Supervisor Scott Russell had said state regulations on hunting have limited the town’s efforts so far. Hunters are not allowed to hunt within 500 feet of structures, including sheds.

Mr. Russell said the law is designed for rural areas like upstate New York, but doesn’t account for the denser population on the North Fork.

Speaker Sherry Thomas said the deer population will reach catastrophic levels soon if proactive steps are not taken. While deer management officials say there should be no more than 15 deer per square mile, the North Fork has about 65 per square mile, she said.

If nothing is done to stop the deer population explosion, there could be an estimated 400 deer per square mile in the next 10 years, Ms. Thomas said.

“It’s only going to go from unsustainable to disastrous,” she said.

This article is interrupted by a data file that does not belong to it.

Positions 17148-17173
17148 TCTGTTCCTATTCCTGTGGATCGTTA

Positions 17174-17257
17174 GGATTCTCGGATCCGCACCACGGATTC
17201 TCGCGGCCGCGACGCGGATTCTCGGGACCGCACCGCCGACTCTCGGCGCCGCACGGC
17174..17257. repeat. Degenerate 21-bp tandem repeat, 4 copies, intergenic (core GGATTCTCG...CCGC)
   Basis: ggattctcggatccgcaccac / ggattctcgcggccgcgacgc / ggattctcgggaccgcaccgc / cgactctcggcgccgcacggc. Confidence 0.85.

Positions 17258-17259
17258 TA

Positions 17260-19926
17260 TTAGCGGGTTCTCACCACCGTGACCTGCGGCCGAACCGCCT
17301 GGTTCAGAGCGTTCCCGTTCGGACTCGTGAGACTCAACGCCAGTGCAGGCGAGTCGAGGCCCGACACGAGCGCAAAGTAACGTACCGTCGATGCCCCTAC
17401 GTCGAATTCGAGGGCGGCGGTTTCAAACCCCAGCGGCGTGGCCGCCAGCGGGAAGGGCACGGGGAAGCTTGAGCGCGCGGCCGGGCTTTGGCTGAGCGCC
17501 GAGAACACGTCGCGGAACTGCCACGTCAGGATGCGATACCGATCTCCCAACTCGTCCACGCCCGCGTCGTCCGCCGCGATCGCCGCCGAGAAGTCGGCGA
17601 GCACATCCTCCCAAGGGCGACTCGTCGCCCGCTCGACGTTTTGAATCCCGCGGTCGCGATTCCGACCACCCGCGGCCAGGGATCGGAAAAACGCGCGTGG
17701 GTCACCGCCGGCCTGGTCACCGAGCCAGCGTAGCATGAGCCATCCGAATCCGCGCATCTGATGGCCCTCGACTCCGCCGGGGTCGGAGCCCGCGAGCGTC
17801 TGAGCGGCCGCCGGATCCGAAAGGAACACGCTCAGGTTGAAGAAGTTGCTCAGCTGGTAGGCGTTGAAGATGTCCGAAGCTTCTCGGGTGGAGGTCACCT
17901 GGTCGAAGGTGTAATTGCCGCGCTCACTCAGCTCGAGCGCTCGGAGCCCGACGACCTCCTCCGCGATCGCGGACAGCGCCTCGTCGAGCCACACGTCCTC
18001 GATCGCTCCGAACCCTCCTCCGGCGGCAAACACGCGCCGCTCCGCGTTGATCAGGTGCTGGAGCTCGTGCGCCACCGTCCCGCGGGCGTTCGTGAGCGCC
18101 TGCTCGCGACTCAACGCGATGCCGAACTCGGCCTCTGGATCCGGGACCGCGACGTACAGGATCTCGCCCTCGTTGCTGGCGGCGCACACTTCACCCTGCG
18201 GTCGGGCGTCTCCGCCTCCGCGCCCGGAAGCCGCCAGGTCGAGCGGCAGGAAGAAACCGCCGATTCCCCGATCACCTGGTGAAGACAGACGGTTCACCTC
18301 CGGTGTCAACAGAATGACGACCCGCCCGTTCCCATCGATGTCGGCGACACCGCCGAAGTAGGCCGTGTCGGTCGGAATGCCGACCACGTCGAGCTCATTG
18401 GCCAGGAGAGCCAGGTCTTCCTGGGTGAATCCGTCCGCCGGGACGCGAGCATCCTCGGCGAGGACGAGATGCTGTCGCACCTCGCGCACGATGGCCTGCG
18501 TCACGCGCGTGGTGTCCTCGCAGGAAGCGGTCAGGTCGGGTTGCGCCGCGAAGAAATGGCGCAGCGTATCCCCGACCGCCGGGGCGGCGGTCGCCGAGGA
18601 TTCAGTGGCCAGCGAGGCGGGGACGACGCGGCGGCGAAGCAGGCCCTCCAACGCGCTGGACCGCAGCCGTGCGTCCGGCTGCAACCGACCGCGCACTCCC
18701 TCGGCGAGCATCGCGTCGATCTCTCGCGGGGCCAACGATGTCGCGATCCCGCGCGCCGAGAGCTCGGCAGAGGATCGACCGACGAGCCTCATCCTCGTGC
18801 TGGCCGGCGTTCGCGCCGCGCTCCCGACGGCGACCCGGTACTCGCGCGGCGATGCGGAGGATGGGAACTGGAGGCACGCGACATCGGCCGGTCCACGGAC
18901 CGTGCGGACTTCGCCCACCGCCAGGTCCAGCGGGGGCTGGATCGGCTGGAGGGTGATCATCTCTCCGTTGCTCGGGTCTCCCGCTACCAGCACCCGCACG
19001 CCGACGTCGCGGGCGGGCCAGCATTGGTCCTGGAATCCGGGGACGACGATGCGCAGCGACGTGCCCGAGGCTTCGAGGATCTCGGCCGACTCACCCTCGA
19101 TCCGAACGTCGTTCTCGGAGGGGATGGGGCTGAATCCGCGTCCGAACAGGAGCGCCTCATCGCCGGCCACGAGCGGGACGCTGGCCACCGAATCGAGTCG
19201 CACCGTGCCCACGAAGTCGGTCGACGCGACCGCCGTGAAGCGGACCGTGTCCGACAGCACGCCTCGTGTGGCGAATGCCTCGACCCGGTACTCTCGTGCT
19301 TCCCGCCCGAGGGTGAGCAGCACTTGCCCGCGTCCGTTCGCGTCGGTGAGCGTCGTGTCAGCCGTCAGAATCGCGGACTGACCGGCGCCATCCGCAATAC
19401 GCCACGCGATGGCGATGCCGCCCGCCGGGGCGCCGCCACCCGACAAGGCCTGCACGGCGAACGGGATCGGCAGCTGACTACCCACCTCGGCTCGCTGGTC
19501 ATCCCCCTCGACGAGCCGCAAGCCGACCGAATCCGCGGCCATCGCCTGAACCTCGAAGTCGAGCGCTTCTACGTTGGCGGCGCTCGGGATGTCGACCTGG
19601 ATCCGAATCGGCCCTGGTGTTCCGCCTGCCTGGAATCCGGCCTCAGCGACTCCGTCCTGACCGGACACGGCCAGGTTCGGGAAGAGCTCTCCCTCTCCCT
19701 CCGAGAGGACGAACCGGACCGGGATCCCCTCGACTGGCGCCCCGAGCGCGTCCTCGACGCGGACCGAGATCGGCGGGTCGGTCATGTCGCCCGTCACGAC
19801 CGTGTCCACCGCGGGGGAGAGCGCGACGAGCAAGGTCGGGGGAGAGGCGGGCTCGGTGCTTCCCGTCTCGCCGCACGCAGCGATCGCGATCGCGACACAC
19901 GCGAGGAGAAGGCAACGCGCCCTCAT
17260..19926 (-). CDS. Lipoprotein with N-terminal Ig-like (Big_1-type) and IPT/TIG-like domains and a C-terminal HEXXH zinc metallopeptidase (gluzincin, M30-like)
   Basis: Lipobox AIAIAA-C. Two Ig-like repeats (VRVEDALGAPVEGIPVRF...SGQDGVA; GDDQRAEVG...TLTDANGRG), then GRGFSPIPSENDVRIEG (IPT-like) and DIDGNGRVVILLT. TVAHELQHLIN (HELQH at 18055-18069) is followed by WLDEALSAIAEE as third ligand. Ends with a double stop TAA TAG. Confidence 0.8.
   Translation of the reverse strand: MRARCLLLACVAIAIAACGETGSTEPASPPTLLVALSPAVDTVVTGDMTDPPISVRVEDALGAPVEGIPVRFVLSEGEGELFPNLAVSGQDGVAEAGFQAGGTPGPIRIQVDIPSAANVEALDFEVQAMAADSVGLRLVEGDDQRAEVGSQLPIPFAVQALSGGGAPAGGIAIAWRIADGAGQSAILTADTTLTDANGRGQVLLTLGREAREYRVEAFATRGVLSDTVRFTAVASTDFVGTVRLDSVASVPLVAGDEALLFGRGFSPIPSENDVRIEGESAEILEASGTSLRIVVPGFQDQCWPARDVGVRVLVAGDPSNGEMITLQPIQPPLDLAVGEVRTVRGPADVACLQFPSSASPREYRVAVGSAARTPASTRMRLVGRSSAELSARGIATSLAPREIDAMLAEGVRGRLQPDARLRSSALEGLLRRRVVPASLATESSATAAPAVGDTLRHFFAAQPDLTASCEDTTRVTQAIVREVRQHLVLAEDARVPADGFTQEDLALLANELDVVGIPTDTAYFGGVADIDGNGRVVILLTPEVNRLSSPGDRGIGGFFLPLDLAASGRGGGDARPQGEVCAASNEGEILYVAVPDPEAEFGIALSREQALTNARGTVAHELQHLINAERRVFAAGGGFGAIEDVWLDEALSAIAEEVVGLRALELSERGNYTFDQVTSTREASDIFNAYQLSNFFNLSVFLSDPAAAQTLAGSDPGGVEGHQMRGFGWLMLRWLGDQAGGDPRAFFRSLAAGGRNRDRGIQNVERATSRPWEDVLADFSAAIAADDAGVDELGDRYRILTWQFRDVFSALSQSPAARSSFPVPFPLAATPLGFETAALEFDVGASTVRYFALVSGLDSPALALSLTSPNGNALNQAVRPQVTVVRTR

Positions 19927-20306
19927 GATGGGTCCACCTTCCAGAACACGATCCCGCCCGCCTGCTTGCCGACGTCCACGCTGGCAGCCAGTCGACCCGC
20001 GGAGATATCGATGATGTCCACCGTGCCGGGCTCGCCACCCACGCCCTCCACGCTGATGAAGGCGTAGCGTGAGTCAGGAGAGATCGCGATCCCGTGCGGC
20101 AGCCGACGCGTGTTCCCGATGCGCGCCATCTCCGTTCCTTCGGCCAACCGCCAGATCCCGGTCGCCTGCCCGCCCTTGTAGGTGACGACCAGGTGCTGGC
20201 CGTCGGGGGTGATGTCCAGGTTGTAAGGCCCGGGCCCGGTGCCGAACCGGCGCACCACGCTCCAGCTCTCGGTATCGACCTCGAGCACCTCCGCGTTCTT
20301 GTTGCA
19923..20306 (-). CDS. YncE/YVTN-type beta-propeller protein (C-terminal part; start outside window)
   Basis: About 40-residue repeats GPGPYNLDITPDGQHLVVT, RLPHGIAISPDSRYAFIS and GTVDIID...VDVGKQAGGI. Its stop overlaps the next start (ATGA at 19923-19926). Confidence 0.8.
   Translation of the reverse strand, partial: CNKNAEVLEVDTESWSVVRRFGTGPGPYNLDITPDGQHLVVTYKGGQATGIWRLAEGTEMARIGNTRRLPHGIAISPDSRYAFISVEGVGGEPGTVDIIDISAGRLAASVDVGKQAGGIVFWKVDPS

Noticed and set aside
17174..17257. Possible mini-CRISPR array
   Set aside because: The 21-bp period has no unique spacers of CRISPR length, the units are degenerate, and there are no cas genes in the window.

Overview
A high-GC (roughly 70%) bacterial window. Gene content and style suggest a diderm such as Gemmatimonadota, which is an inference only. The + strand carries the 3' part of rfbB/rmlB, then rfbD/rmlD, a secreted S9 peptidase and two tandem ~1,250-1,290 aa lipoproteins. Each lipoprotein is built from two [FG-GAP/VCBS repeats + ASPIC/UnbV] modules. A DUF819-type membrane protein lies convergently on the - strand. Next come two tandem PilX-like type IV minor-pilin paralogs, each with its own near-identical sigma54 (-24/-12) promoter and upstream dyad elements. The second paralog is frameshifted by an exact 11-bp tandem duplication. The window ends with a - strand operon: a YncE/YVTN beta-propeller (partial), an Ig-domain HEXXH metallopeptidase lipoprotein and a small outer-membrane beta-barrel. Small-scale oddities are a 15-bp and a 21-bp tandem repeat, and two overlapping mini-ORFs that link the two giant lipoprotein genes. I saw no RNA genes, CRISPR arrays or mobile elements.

psquire@timesreview.com

09/17/13 5:00pm
09/17/2013 5:00 PM
DANIEL GILREIN COURTESY PHOTO | An adult deer tick, which are known to  carry pathogens causing Lyme disease, babesiosis or anaplasmosis. Adult ticks are active in spring and late fall, according to Daniel Gilrein, entomologist at Cornell Cooperative Extension of Suffolk County.

DANIEL GILREIN COURTESY PHOTO | An adult deer tick, which are known to carry pathogens causing Lyme disease, babesiosis or anaplasmosis.

In an effort to combat tick-borne illnesses, county Legislature Jay Schneiderman (I-Montauk) has introduced new legislation to step up pressure on Suffolk County Vector Control, which is in charge of controlling the spread of insect-borne diseases.